The film was due to release in Pakistan on 18 November. As per reports, Pakistan's censor board issued a censor certificate to the movie on 17 August, for public viewing. But the decision was reversed later.
According to a report by Hindustan Times, the ministry said, “Written complaints were received that the film contains highly objectionable material which do not conform with the social values and moral standards of our society and is clearly repugnant to the norms of ‘decency and morality’ as laid down in Section 9 of the Motion Picture Ordinance, 1979.”
Filmmaker Saim Sadiq Reacts:
He wrote in his statement, "We — as a team — are gutted by this development but fully intend to raise our voice against the grave injustice. I am compelled to point out that this sudden U-turn by the Pakistan Ministry of Information and Broadcasting is absolutely unconstitutional and illegal. Our film got seen and certified by all three censor boards in August 2022. The 18th amendment in the Pakistani constitution gives all provinces the autonomy to make their own decision."
"Yet the Ministry suddenly caved under pressure from a few extremist factions — who have not seen the film — and made a mockery of our federal censor board by rendering their decision irrelevant," he added.
'Joyland' Actor Sarwat Gilani Reacts:
Sarwat Gilani, who is an actor in the film went on to say, “There’s a paid smear campaign doing rounds against #Joyland, a film that made history for Pakistani cinema, got passed by all censor boards but now authorities are caving into pressure from some malicious people who have not even seen the film.”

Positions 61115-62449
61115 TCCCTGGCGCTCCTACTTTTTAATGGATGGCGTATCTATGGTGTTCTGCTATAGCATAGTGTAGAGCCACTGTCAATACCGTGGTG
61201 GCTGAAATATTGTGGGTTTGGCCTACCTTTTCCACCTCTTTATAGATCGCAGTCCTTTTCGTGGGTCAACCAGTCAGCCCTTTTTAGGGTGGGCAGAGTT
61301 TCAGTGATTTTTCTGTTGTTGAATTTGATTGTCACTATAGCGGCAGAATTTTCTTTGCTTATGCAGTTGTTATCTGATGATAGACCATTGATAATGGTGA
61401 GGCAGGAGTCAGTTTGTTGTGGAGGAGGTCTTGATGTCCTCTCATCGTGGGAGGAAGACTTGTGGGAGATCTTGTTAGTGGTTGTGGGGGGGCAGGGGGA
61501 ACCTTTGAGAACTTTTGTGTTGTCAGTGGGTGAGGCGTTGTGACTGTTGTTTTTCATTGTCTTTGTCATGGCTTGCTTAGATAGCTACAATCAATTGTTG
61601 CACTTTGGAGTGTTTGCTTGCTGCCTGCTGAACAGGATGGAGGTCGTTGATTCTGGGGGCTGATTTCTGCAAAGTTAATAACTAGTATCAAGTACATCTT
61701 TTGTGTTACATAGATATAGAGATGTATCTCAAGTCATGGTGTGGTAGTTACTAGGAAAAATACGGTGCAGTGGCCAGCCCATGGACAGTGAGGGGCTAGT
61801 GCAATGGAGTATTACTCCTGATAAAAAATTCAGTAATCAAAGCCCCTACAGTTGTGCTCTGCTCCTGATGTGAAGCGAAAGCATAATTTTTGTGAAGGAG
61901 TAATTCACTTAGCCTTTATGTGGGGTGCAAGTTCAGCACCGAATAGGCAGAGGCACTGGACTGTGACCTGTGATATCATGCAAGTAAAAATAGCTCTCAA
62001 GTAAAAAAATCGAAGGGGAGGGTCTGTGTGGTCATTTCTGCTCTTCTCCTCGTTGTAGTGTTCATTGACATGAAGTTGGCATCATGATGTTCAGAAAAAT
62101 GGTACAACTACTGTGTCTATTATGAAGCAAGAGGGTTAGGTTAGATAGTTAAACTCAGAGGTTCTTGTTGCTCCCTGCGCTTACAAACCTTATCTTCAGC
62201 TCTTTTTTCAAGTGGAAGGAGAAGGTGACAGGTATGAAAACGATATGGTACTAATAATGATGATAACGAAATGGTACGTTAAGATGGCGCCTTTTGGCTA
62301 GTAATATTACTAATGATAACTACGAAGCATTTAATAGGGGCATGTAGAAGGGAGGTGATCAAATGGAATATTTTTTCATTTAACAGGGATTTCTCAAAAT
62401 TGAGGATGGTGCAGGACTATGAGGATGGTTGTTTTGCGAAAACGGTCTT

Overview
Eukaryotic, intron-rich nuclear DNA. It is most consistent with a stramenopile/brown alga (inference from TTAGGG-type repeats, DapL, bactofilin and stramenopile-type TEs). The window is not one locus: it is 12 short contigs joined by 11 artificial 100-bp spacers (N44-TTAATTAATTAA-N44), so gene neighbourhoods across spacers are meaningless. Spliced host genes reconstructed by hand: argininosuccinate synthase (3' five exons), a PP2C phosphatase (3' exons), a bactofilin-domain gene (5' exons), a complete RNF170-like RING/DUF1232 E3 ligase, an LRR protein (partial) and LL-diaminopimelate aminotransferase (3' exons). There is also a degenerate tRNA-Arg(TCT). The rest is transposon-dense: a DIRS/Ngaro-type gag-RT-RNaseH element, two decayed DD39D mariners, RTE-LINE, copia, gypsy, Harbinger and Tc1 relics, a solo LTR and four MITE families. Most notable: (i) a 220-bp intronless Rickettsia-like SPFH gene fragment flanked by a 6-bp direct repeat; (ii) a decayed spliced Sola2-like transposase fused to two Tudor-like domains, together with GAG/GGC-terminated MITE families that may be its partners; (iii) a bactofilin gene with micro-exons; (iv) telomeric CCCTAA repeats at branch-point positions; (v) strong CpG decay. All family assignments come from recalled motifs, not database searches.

Many called the ban "senseless." A Twitter user went on to write, "Senseless ban on the film Joyland. Those few pressurising the government to ban it by running smear campaigns on the social media won’t be forced to watch it. But the government succumbing to the pressure? Unbelievable!"
Another Twitter user wrote, "Please be part of the solution. Please allow our people the right to enjoy our own art! Please know, silence gives strength to the problem. We are protecting our freedom. Our freedom to make art, and watch art. Our freedom to think for ourselves whether we like a film or not!"
The film made history by being the first Pakistani film to be selected as an official entry at the Cannes film festival where it won the Un Certain Regard Jury Prize and Queer Palm award. The film was also screened at the Toronto International Film Festival and the Busan International Film Festival. The movie got rave reviews from the critics:
Tartly funny and plungingly sad in equal measure, this is nuanced, humane queer filmmaking, more concerned with the textures and particulars of its own intimate story than with grander social statements — even if, as a tale of transgender desire in a Muslim country, its very premise makes it a boundary-breaker.Guy Lodge, Variety
“Joyland” is, on one hand, a kind film. It paints even Haider’s quietest moments in bright, living colors. He and his wife Mumtaz (Rasti Farooq) — to whom he was betrothed before they met — have a playful, personable understanding of each other, and of his unconventional role as a homemaker while she works as makeup artist for Lahore’s economic upper crust.Siddhant Adlakha, IndieWire